This is the 12th post in a series detailing the
20 21 best pitching performances in Twins history based on Bill Jamesâ€™ game scores. The games are posted in chronological order.
Wednesday August 27, 1975
By 1975, Bert Blyleven was 24-years-old and was already a veteran of five major league seasons. He had established himself as a very good pitcher early, and was being touted as a major star of the future. By August 27th of that year, he was already having a very typical year (though somewhat below the standard he had set in 1973 and 1974) with a 13-6 record accompanied by a 3.04 ERA.
Despite Byleven’s numbers, the Twins were in the midst of a disappointing season. Though they hadn’t been world-beaters in the previous three years, the Twins at least were able to finish at or above the .500 mark. Before play started on August 27, 1975, the Twins had a 62-69 record that had them in fifth place and out of contention in the AL West. Thankfully, there were teams like the Brewers that could make the Twins look good. Blyleven’s start was the third game of a three game series in Milwaukee, and the Twins sent him to the mound looking for a sweep of the lowly Brewers.
Milwaukee sent 22-year-old lefty Bill Travers to the mound. Travers joined the Brewers’ major league club in June, and had a decent 5-7 record for a team that was 17 games below .500.
Both pitchers were sharp early on. The only Twins to reach on Travers in the first five innings were Craig Kusick (hit by a pitch in the second), Jerry Terrell (two-out double in the third), and Lyman Bostock (walked in the fifth). Blyleven allowed just a first inning single to George Scott, and had already tallied eight strikeouts through five innings.
The Twins put together their first real threat in the sixth. With one out, Dan Ford singled to left, only the second hit off of Travers. Ford was eventually replaced by Rod Carew at first on a fielder’s choice. Carew looked to be caught stealing second, but an error charged to the second baseman kept the inning alive. Kusick was hit by a pitch, the second bean ball thrown by Travers, before the Brewers got out of the inning when Johnny Briggs flied out to center field.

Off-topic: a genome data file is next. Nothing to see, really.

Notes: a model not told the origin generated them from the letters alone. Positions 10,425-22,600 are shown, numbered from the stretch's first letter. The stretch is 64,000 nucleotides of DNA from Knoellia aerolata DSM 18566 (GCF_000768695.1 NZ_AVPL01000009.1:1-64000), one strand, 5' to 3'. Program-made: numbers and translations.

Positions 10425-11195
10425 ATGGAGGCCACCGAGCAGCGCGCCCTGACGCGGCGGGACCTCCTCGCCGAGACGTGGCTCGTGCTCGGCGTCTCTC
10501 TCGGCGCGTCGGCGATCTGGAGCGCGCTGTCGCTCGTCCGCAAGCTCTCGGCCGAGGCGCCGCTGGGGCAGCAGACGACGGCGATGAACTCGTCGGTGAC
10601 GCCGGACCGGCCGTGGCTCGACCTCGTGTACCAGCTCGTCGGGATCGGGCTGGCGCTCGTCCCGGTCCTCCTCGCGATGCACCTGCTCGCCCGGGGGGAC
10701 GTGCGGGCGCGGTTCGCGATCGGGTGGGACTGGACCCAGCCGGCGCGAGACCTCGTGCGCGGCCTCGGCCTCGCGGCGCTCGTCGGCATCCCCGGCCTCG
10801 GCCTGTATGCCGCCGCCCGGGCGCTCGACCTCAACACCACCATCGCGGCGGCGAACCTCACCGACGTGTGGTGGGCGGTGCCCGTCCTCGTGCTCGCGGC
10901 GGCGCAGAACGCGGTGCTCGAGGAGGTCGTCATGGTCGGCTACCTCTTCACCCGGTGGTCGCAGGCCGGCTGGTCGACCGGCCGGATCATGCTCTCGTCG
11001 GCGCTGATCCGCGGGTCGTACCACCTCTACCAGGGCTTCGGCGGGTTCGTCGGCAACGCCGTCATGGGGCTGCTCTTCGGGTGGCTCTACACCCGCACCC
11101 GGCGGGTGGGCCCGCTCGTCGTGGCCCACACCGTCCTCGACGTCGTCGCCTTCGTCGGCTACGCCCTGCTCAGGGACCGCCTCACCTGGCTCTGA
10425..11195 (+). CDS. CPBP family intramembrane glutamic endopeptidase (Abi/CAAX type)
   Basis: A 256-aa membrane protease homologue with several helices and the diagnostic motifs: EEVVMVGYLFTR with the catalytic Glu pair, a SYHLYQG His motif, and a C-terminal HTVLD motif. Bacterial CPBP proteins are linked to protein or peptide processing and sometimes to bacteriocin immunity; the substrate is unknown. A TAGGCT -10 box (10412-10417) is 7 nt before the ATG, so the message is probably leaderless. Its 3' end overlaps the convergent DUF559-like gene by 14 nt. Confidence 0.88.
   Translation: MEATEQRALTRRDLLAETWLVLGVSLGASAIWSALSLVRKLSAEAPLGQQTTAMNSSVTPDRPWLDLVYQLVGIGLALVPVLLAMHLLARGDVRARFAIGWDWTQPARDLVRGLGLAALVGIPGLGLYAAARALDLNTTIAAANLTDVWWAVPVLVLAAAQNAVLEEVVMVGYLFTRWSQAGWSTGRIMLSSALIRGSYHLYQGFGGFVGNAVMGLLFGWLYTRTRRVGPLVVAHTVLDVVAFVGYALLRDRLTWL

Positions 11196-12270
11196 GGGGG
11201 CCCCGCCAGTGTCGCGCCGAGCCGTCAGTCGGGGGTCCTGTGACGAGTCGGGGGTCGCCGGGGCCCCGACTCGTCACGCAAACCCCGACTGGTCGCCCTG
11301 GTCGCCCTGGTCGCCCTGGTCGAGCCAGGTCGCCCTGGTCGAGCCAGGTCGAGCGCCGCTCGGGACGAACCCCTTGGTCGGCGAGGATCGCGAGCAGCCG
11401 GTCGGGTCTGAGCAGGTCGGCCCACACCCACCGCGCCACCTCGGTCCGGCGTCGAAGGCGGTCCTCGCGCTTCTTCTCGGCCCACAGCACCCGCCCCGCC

Kurt Bevacqua started a threat for the Brewers with a lead off single in the sixth. He successfully stole second when there was still nobody out. Blyleven was not bothered be the first Brewer in scoring position, and promptly retired the next three in order, the first two on strikeouts number nine and ten.
The teams exchanged singles in the seventh, and each had a few more base runners in the regulation nine innings. None of those runners, however, reached beyond first base, and the game entered extra innings with no score. For his part, Blyleven became a more democratic pitcher, setting aside the strikeout for innings seven through nine. He made up for it in the bottom of the tenth, however, when after his team failed to score Blyleven worked around a one out single by striking out three in the inning, running his total to 13 for the game.
The Twins finally found home plate in the 11th inning, and the rally was started when Travers hit Kusick with a pitch, the third bean ball in the game. A Briggs walk moved pinch-runner Steve Brye into scoring position for pinch-hitter Tony Oliva, who singled off of reliever Tom Murphy to knock in the only run of the game.
Blyleven allowed a single in the bottom of the 11th, the sixth hit for Milwaukee, but retired the other three batters he faced to wrap up his 11-inning shut out.
Minnesota Twins IP H R ER BB SO HR ERA B Blyleven, W (14-6) 11 6 0 0 1 13 0 2.89
BF Pit-Str GB-FB GmSc IR-IS 39 - 6-13 97 -
The 97 Game Score represents the highest for a Twin at that time, a number that will hold up for two decades.